Rather than binning, burning, recycling, or fobbing them off on a local charity shop, Fetchers have donated their books to Liverpool Edge Hill University, the kind of dusty institution where, allegedly, die-hard bibliophile academics may still be found pawing lovingly at one ancient tome or another.

A press release celebrating this generous bequest explains that the move will boost Feltchers’ drive to becoming entirely paperless, thus reducing their impact on the environment – as well, presumably, as freeing up space for another desk or two.

Edge Hill will doubtless be delighted to get its collective hands on of all those books. Some of which, reportedly, haven’t even been coloured in yet.


December 1, 2014

Many French baby boomers, or bébés explosants as they are of course known in that country, cherish fond memories of a Wild-West fixated childhood in which the Belgium-born spur-heeled white-stetson-sporting righter of wrongs Lucky Luke featured large. Perhaps not altogether coincidentally, garlic tinged insurance giant AXA has latterly taken to doing what the French call ‘portant le chapeau blanc’ i.e. setting an impeccable moral example to the world at large.

The latest, perhaps most controversial, manifestation of which is throwing open its book of excuses for not paying claims to anyone who cares to take a peek. It has long been known, or at least suspected, that every insurance company has one of these. But now AXA has ‘terrorisé les colombes avec un chaton’ by revealing theirs for all to see. Less scrupulous insurers may be tempted to view this as transparency gone mad (l’insanité de l’invisiblité).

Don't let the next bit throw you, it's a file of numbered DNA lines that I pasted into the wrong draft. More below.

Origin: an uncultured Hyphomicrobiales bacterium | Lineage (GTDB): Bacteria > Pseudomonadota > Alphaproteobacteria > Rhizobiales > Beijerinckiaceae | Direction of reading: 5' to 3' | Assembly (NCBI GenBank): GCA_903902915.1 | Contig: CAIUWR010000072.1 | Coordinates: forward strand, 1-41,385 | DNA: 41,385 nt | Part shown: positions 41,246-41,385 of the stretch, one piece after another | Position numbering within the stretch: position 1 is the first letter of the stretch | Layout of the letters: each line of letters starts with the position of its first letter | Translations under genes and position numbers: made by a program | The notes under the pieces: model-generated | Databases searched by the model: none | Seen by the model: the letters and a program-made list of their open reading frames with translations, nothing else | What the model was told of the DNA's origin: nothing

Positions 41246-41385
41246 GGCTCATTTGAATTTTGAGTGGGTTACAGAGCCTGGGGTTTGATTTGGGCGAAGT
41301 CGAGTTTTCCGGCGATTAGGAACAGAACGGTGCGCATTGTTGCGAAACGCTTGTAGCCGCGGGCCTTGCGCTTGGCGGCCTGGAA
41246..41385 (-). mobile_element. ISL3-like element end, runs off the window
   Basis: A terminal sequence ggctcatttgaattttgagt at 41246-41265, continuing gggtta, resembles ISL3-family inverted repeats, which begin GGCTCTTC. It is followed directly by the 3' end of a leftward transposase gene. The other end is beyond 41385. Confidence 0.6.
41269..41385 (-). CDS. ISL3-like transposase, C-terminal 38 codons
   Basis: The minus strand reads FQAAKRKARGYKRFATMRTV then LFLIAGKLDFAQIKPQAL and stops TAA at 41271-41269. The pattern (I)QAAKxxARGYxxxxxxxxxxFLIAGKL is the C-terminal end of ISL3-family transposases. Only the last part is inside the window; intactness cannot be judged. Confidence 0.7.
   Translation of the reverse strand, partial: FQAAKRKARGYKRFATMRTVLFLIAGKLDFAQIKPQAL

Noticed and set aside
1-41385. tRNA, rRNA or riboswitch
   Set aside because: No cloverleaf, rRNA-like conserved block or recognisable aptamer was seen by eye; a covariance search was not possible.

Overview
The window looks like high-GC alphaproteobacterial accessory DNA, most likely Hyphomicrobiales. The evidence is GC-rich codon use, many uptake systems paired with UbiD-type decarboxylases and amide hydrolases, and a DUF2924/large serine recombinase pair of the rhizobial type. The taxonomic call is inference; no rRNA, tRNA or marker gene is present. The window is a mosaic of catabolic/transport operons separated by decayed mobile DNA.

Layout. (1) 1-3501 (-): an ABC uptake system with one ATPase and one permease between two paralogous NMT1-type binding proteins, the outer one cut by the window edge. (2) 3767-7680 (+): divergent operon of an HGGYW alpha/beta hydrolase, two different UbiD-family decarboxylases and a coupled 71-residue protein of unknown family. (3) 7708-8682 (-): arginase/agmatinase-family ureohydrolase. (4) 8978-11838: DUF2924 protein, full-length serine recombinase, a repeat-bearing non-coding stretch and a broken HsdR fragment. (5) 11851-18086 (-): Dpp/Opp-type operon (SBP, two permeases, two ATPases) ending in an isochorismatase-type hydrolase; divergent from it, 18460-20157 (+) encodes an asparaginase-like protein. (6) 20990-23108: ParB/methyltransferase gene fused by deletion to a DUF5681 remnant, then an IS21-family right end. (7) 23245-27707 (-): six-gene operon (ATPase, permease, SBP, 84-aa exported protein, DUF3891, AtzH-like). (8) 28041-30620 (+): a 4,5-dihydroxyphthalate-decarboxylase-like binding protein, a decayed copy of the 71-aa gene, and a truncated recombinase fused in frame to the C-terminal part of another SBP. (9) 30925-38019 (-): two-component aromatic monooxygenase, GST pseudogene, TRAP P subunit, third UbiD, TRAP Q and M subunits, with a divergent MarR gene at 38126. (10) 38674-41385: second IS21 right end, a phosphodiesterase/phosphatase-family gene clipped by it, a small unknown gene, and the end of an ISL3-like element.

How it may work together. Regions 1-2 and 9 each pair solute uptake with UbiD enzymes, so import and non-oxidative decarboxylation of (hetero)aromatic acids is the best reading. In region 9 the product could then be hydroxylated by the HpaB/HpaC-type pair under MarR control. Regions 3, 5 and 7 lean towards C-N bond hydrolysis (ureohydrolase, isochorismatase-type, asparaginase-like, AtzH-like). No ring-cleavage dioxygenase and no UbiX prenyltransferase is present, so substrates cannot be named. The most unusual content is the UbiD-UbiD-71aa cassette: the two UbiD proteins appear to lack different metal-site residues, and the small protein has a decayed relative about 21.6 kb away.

According to leading industry journal Insurance Tights, AXA has ‘launched an initiative to help brokers improve their client’s understanding of what is and isn’t covered by a policy,’ a document that will doubtless be welcomed not only by those brokers with but a single client, but also by those with more th>n one. The initiative has been branded Making Claims Clear (or, as they would say in Paris, Faisant Disparaître les Revendications).

The move has the backing of leading fashion house BIBA, whose chief exec Steve Wipe welcomes the clean up, commenting “These new guides from AXA will play a key role in enhancing clarity with customers.” Sounding suspiciously like a politician, AXA’s Martin Assfield adds that “As an insurer, we have a responsibility to be absolutely clear with our customers about what cover they can and cannot expect” and says the guides will help avoid ‘largely needless friction’.

Largely needless, of course, because at the end of the day we all need a bit of friction, don’t we.